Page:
The information age has brought with it all kinds of new fears, from identity theft, online fraud and computer hacking, to paedophile rings, torture websites and terrorist recruitment. Perfect Stranger taps into the greatest and perhaps most primal of these – the fear that the boss might walk by while you’re looking at porn on the internet.
In Perfect Stranger, this fear is essentially played out over the course of an entire movie, as journalist Rowena Price (Halle Berry) goes undercover as a conspicuously glamorous temp at the ad agency of Harrison Hill (Bruce Willis). Hill is a millionaire who may or may not have murdered her twitchy childhood friend (Nicki Aycox), with whom he may or may not have been having an affair, conducted largely via Instant Messaging. Naturally, this leads to lots of scenes of not-particularly-cinematic online chat, in which Rowena pretends to be someone else in order to ensnare the boss, and the participants read out whatever they're typing for the benefit of the viewer. And there’s also the aforementioned frequent suspense sequences where Rowena must hide what’s on her computer screen from Mr Hill, or explain what she’s doing poking around his office.
The film marks Halle Berry’s third foray into woman-in-peril territory (following The Rich Man’s Wife and Gothika) and she basically gives the same performance again here. This wouldn’t be a problem, since the role requires her to do little more than look scared in a low-cut blouse anyway, were it not for that fact that – oh the horror – Perfect Stranger turns out not to be a proper woman-in-peril movie after all. That’s right; despite what sounds like a perfectly workable suspense set-up, the film wallows in the once-shocking, now lame tradition of The Sixth Sense (eight years ago, dammit!) of preferring to have a twist instead of a climax. So what you get is three-quarters of a decent thriller followed by one quarter of senseless what-the-fuckage, which more-or-less throws the story right out the window of Rowena’s implausibly fabulous apartment.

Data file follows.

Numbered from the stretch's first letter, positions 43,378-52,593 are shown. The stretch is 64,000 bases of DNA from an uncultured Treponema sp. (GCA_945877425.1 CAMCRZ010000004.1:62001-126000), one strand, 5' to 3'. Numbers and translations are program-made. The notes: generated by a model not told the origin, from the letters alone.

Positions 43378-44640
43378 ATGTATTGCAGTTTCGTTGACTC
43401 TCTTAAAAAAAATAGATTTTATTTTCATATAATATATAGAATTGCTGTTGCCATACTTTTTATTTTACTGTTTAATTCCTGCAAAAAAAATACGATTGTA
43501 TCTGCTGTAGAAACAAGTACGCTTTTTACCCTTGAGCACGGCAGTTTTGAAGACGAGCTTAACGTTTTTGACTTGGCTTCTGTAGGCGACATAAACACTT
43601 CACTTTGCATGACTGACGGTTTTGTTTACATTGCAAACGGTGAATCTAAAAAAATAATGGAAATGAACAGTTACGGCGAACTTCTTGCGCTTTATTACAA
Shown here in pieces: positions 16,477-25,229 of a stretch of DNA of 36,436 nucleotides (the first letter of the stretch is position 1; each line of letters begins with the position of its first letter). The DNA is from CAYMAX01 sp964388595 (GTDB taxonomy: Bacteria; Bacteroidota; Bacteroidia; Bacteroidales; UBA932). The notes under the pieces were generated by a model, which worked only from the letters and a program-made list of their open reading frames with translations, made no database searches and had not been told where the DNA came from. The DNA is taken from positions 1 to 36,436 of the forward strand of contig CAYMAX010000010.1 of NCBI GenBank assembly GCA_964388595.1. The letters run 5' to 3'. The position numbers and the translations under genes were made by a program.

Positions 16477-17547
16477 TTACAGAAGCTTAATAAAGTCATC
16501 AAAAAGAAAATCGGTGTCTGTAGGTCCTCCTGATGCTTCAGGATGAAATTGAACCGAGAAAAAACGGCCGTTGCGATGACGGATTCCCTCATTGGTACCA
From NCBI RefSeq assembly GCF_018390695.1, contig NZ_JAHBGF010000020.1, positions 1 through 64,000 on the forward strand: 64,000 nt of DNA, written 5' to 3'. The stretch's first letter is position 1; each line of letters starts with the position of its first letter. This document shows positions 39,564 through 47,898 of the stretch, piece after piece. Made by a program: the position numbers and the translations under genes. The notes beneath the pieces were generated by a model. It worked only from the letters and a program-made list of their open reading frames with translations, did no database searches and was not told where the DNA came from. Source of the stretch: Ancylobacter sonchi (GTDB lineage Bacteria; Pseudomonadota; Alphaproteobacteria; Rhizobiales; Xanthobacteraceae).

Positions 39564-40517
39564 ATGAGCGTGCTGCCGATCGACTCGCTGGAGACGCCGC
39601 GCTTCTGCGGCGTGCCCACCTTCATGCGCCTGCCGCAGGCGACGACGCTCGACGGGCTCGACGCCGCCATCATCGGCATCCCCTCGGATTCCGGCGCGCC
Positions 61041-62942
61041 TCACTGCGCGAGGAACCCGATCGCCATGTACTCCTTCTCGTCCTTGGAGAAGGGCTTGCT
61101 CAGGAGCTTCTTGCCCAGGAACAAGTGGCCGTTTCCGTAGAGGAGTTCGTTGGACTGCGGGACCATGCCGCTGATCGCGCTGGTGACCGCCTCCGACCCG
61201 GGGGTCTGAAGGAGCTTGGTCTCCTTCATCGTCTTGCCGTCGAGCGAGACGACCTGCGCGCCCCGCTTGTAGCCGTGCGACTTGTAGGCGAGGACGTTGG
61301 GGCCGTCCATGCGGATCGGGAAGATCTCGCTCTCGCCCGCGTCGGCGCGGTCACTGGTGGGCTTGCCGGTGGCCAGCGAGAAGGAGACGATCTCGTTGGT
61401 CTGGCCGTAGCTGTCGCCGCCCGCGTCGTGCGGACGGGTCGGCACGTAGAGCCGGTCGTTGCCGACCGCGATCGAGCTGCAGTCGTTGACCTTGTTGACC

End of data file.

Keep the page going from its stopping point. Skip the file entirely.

Anyway, I did say “three-quarters of a decent thriller” and Perfect Stranger is watchable on that level. It’s refreshing to see an A-list thriller these days that doesn’t thrust every plot point down your throat. You actually have to pay attention to keep up with this one, with much of the early exposition coming from the gossipy tongue of Clea Lewis, the ever-perky Audrey of TV’s Ellen, and a delight here as one of Rowena’s co-workers. But, oh, it’s not that I demand a rigid formula from my women-in-peril thrillers, just that I’d rather see a story go from A to B and make sense, than go from A to Z then back again, miss out F, M and R, and leap to “£” just for the sake of a shocking final twist.